The estimated total cost of the 2009 county wildfires and subsequent floods and land slippage was $201 million, the board of supervisors learned Tuesday.
Of the total, $60.3 million has been spent through August, with work continuing. Much of the cost will be reimbursed by the state and federal governments under the continuing state of emergency, according to public works director Gail Farber.
The county has spent some $3 million on guardrail repairs and replacements, $4 million on debris basin cleanup and enhancement, and continuing upgrades on local streets and highways.
Outlet and inlet structures and crib dam work is underway on Dunsmuir, Mullaley, Pickens and Canyonside road.
The board has had a continuing resolution to authorize contracts on an emergency basis with a report back every two weeks. The current list of emergency contracts totals $13.8 million.
Sheriff’s investigators remain stymied in their quest to find the person responsible for starting the massive fire and, despite the offering of a $50,000 reward, the lack of a named suspect and solid leads in the investigation have frustrated some county lawmakers who want justice.
On the federal scene, an inspector general has launched an investigation and the Obama administration has invited Congress to order a broad inquiry into last summer’s disastrous Station Fire after learning that dispatch recordings had been withheld from a U.S. Forest Service review team.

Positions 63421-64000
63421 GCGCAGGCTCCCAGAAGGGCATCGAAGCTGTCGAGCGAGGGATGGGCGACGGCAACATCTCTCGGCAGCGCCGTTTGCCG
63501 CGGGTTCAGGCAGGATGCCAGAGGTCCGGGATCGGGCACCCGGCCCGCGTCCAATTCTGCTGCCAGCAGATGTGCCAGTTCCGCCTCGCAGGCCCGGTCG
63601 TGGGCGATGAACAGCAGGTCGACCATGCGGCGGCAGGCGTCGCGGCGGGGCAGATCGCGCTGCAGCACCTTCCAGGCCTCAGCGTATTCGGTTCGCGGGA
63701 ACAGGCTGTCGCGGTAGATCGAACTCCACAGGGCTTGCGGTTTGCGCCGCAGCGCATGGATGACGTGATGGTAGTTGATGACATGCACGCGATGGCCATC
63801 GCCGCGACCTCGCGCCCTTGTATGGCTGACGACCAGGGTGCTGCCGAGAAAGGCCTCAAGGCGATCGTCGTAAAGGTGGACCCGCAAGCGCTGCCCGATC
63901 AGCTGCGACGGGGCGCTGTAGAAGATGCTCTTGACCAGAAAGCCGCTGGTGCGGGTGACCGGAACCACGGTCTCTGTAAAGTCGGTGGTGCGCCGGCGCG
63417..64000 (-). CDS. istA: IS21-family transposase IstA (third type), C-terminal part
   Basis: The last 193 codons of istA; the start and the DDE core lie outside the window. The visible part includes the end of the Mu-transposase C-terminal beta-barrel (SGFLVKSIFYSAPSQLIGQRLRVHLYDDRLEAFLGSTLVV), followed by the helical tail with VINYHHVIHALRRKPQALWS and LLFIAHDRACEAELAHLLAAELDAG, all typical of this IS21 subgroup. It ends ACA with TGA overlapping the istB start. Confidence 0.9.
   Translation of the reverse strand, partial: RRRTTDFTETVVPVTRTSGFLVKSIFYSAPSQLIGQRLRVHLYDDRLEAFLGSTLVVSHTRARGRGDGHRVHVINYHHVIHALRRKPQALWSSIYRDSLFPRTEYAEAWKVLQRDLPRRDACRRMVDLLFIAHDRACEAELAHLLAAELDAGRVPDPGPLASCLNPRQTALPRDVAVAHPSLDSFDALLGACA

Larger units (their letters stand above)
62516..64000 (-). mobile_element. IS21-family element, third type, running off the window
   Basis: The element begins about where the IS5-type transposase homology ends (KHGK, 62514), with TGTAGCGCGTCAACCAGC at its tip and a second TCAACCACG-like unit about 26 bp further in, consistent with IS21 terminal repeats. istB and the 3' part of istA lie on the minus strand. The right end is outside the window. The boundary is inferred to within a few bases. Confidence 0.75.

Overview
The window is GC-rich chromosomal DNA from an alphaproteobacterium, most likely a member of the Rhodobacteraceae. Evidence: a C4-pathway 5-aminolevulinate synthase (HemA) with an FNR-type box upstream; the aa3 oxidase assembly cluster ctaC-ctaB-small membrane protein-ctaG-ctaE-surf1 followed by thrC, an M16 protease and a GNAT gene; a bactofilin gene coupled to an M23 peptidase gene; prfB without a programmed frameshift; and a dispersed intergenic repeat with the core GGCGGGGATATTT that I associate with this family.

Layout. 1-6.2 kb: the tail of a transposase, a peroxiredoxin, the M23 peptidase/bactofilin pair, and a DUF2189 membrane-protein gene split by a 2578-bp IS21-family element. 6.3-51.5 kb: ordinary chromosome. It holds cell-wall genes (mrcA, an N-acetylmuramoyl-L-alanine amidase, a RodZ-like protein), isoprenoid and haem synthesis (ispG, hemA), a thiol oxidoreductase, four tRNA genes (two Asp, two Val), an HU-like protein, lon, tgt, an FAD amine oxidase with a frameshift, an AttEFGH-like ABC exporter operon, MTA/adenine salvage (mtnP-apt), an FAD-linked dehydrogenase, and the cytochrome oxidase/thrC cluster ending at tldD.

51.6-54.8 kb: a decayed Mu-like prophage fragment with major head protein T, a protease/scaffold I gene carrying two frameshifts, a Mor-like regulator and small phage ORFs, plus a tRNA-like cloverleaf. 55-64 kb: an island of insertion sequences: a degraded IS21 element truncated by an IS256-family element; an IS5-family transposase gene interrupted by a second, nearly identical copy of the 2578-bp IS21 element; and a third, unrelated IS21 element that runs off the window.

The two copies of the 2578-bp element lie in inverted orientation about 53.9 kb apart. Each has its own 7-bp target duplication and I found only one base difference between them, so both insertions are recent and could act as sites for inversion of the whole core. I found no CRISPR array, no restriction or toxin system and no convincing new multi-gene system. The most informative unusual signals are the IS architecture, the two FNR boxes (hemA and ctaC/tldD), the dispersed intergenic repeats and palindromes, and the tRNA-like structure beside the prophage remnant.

The inspector general’s probe will focus on why the several days of recordings were not turned over to the Forest Service inquiry, which concluded that the agency’s initial attack on the fire was proper. “I find this very serious,” Forest Service Chief Tom Tidwell said. “I’m very concerned and troubled that this was not found earlier. We want to get this information to learn what occurred on the Station Fire.” Tidwell said Agriculture Secretary Tom Vilsack, whose department runs the Forest Service, invited Congress to request the fuller investigation of the agency’s handling of the fire in the Angeles National Forest, a probe that would be conducted by the Government Accountability Office. A Forest Service spokesman said the Agriculture Department’s inspector general could recommend criminal charges based on what the investigation finds. No Forest Service employee has been fired or placed on leave since the recordings were unearthed, Tidwell said.
Supervisor Mike Antonovich is proposing that Angeles Forest Highway be renamed in honor of two firefighters killed in the line of duty while fighting the fire.
By Charles Cooper